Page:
On May 5, the U.S. Customs and Border Protection division of the U.S. Department of Homeland Security published a fact sheet detailing its use of technologies in the protection of borders and port entries. The fact sheet (published below) details such implemented technologies as radiation isotope identification, video surveillance, gamma and X-ray systems, and more. The fact sheet, though not overly detailed, provides a snapshot view of what's being rolled out currently along the U.S. borders, ports and airports.
Fact Sheet: CBP Securing Our Borders Inspection and Surveillance Technologies
U.S. Customs and Border Protection (CBP) uses multiple strategies and employs the latest in technology to accomplish its goals of preventing terrorists and terrorist weapons from entering the United States, while also facilitating the flow of legitimate trade and travel. Officers and agents use various technologies in different combinations to dramatically strengthen our ability to detect terrorist weapons.
CBP's detection, inspection and surveillance tools range from sophisticated analytical computer data bases to gamma-ray and X-ray imaging systems, radiation isotope identifiers, explosive detectors, and sensors and cameras located along isolated stretches of border.
CBP employs a wide array of Non-Intrusive Inspection (NII) technology to serve as a force multiplier and to complement the work of CBP officers, canine enforcement officers and Border Patrol agents in guarding America from terrorism. These technologies serve a vital function in day-to-day inspection and movement of tens of thousand of passengers, pedestrians, vehicles, trucks, cargo containers and baggage, at our borders and ports of entry.
Technology at the official entry points:
Technologies deployed to our nation's land, sea, and airports of entry include large-scale X-ray and gamma-imaging systems. CBP has also deployed radiation detection technology including personal radiation detectors (PRDs), radiation isotope identifiers, and radiation portal monitors.
Technology between ports of entry:
CBP is securing the areas between ports of entry by implementing a comprehensive border enforcement strategy, expanding, integrating, and coordinating the use of technology and communications including Integrated Surveillance Intelligence System (ISIS), Unmanned Aerial Vehicles (UAVs), Remote Video Surveillance Systems (RVSS), and Geographic Information System (GIS).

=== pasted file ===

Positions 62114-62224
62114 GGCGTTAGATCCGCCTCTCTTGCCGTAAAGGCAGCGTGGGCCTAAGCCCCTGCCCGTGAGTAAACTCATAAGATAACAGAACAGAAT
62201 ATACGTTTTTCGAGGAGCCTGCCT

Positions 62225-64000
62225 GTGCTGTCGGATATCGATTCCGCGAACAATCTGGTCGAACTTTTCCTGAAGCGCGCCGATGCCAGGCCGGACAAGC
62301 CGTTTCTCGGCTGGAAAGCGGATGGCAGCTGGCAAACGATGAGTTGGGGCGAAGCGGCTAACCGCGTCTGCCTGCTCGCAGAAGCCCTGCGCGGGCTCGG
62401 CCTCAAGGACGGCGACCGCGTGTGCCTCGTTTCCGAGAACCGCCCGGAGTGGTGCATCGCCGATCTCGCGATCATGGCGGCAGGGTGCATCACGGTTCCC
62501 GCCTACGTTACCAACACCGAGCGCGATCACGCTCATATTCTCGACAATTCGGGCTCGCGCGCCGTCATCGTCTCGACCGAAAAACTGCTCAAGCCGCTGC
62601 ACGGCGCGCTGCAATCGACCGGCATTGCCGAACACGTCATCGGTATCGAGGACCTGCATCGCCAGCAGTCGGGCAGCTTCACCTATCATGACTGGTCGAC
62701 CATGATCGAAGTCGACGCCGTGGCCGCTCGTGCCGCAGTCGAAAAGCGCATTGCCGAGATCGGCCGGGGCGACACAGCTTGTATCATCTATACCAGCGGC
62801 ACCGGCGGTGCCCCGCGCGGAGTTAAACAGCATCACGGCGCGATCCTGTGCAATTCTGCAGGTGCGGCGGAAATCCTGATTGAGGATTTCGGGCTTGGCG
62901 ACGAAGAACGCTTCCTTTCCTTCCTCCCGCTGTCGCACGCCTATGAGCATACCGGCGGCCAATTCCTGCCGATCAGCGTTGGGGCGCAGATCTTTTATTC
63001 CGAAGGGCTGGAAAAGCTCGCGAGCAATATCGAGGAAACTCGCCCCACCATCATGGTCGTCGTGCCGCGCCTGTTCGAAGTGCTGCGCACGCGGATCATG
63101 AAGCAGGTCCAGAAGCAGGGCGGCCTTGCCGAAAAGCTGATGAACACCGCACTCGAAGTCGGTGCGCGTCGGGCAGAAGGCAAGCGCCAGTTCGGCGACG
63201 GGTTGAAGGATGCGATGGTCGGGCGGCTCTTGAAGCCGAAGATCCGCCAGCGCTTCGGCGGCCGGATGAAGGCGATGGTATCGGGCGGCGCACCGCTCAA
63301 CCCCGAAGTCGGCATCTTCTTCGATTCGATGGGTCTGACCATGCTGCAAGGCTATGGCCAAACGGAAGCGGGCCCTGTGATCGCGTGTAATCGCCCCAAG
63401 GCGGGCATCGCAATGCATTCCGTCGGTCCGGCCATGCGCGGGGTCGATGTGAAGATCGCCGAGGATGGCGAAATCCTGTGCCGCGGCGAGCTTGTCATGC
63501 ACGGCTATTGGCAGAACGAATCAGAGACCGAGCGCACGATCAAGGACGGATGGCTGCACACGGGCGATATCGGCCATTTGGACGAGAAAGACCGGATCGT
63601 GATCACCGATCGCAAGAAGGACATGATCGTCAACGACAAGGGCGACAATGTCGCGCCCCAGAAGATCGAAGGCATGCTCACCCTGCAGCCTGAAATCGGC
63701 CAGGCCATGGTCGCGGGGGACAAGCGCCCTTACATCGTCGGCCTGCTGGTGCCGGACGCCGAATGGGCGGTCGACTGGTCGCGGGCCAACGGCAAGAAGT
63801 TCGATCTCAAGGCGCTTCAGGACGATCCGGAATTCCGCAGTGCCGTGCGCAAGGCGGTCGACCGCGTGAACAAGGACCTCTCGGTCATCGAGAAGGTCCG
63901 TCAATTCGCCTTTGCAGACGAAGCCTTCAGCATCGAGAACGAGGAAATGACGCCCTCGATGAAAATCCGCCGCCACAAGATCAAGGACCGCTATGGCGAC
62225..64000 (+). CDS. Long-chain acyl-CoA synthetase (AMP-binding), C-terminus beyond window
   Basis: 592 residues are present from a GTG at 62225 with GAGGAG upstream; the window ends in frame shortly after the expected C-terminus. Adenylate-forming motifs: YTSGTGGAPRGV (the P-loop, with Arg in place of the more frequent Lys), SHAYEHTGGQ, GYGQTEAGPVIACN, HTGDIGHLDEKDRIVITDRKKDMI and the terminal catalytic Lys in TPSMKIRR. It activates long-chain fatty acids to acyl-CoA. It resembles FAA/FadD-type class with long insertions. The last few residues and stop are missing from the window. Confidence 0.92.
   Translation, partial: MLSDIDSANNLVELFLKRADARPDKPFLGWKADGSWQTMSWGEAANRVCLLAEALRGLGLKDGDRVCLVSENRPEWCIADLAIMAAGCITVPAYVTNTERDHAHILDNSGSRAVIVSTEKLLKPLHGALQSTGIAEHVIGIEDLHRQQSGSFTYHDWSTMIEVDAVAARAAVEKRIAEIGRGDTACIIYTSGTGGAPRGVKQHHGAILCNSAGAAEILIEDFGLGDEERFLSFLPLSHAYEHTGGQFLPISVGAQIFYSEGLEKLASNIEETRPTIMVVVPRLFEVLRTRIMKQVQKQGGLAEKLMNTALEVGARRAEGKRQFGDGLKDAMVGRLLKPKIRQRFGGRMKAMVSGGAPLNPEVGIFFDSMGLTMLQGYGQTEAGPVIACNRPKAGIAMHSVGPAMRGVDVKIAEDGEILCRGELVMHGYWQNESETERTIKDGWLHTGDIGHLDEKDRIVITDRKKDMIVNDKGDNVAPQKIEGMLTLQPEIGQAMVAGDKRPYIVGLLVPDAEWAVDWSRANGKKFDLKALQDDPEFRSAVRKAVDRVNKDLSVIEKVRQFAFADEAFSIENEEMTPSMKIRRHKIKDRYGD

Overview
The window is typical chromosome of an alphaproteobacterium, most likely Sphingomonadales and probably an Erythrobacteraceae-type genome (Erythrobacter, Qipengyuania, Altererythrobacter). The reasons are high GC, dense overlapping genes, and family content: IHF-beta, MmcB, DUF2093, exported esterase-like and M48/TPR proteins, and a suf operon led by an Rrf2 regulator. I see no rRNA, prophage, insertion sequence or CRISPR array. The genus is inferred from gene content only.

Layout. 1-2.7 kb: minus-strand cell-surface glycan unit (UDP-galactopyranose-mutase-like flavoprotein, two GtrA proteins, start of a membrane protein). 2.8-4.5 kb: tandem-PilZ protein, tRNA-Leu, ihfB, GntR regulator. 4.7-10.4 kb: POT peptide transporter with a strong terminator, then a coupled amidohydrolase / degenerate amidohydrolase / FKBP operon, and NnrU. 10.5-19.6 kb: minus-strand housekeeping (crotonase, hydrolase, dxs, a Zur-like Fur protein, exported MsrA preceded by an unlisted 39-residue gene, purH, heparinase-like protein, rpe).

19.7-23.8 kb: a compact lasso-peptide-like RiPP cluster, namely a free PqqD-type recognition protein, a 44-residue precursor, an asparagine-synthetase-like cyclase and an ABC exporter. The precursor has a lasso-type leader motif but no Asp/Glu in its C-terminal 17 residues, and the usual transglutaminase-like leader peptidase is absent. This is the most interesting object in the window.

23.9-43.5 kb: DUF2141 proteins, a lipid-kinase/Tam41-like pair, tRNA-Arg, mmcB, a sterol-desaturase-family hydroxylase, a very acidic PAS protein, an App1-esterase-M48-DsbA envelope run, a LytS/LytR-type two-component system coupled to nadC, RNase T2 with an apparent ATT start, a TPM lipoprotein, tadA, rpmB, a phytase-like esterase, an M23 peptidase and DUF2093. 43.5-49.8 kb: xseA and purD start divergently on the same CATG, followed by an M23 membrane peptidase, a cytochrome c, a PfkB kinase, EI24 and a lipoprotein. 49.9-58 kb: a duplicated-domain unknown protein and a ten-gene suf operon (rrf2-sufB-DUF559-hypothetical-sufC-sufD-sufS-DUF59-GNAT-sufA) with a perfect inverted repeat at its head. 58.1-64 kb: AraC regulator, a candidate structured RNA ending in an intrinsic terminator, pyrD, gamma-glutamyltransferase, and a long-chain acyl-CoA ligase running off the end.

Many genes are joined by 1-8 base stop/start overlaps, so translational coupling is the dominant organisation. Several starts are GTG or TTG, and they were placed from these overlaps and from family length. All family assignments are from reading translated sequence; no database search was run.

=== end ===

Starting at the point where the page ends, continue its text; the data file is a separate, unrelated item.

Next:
Air and marine assets:
CBP also has an Air and Marine Operations Center in Riverside, CA (AMOC) with extensive surveillance and database capabilities. AMOC is providing the radar and communications piece of CBP's airspace security system in place over Washington, D.C. and has provided this same extensive radar surveillance capability for a number of significant events, including the Olympics and Super Bowl. Air assets include UH-60 Blackhawk helicopters, Astar helicopters, as well as C-210, C-12, and long-range P-3 Orion fixed-wing aircraft. The marine fleet includes 39-foot interceptor vessels, 33-foot SAFE boats, various utility craft, and large ocean-going support and radar platform vessels.
CBP information, inspection and surveillance technologies include:
Automated Targeting System (ATS): enables CBP to collect and analyze cargo shipping data, to distinguish and select high-risk shipments for further review and examination. CBP uses the data collected through legislative and regulatory actions to identify cargo that could pose a potential risk, prior to their arrival.
Radiation Portal Monitor: a detection device that provides CBP with a passive, non-intrusive means to screen trucks, cargo containers, rail cars, passenger vehicles, and other conveyances for radiation emanating from nuclear devices, dirty bombs, special nuclear materials, natural sources, and isotopes commonly used in medicine and industry. There are more than 473 installed nationwide with plans for continued expansion.